Latest stories from i100
Have you tried new the Independent Digital Edition apps?
Independent Dating
and  

By clicking 'Search' you
are agreeing to our
Terms of Use.

iJobs Job Widget
iJobs General

Guru Careers: Software Developer / C# Developer

£40-50K: Guru Careers: We are seeking an experienced Software / C# Developer w...

Guru Careers: Software Developer

£35 - 40k + Benefits: Guru Careers: We are seeking a Software Developer (JavaS...

SThree: Trainee Recruitment Consultant / Resourcer

£18000 - £23000 per annum + Commission: SThree: As a Trainee Recruitment Consu...

Ashdown Group: UI Developer - (UI, HTML, CSS, JavaScript, AngularJS)

£25000 - £40000 per annum: Ashdown Group: UI Developer - (UI, JavaScript, HTML...

Day In a Page

Abuse - and the hell that came afterwards

Abuse - and the hell that follows

James Rhodes on the extraordinary legal battle to publish his memoir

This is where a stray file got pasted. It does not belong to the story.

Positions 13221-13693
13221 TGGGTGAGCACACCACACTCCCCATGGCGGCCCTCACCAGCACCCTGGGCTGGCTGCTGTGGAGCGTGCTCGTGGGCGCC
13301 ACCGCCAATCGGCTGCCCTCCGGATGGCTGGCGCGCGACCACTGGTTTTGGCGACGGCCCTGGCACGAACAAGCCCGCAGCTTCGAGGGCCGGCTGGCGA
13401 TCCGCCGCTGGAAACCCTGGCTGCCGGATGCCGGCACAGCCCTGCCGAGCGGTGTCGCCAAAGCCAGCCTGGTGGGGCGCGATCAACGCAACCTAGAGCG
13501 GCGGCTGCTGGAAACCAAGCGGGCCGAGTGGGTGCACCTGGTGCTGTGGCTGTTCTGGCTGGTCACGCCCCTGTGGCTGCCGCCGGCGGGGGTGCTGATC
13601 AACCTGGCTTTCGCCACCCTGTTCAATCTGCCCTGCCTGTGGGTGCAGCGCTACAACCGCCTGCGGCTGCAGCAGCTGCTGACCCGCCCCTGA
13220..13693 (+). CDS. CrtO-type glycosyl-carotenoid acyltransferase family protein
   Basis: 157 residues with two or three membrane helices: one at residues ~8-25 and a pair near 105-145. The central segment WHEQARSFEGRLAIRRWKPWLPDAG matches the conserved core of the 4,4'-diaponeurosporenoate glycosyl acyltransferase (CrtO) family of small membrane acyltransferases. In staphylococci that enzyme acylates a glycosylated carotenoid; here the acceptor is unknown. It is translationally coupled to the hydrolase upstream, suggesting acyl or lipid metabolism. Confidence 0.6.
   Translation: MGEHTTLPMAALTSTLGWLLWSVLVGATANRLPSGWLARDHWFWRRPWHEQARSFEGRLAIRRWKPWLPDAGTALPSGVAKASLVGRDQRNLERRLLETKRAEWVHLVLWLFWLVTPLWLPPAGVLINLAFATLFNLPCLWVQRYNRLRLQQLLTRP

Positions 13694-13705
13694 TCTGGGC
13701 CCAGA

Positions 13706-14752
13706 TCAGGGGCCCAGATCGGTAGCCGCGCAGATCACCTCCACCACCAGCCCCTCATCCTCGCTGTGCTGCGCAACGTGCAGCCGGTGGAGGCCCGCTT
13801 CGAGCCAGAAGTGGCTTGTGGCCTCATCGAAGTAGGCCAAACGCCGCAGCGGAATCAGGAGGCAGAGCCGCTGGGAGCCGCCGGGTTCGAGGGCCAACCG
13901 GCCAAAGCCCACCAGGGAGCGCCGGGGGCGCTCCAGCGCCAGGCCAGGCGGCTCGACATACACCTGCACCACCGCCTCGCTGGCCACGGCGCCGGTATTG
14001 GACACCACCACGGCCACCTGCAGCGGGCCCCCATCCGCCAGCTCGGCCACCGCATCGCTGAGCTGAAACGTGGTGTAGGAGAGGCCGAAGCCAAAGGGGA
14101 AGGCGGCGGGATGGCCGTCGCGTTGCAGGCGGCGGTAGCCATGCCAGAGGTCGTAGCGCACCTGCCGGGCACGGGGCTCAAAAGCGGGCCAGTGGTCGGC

Why we need a 'tranquility map' of England, according to campaigners

It's oh so quiet!

The case for a 'tranquility map' of England
'Timeless fashion': It may be a paradox, but the industry loves it

'Timeless fashion'

It may be a paradox, but the industry loves it
If the West needs a bridge to the 'moderates' inside Isis, maybe we could have done with Osama bin Laden staying alive after all

Could have done with Osama bin Laden staying alive?

Robert Fisk on the Fountainheads of World Evil in 2011 - and 2015
New exhibition celebrates the evolution of swimwear

Evolution of swimwear

From bathing dresses in the twenties to modern bikinis
Sun, sex and an anthropological study: One British academic's summer of hell in Magaluf

Sun, sex and an anthropological study

One academic’s summer of hell in Magaluf
From Shakespeare to Rising Damp... to Vicious

Frances de la Tour's 50-year triumph

'Rising Damp' brought De la Tour such recognition that she could be forgiven if she'd never been able to move on. But at 70, she continues to flourish - and to beguile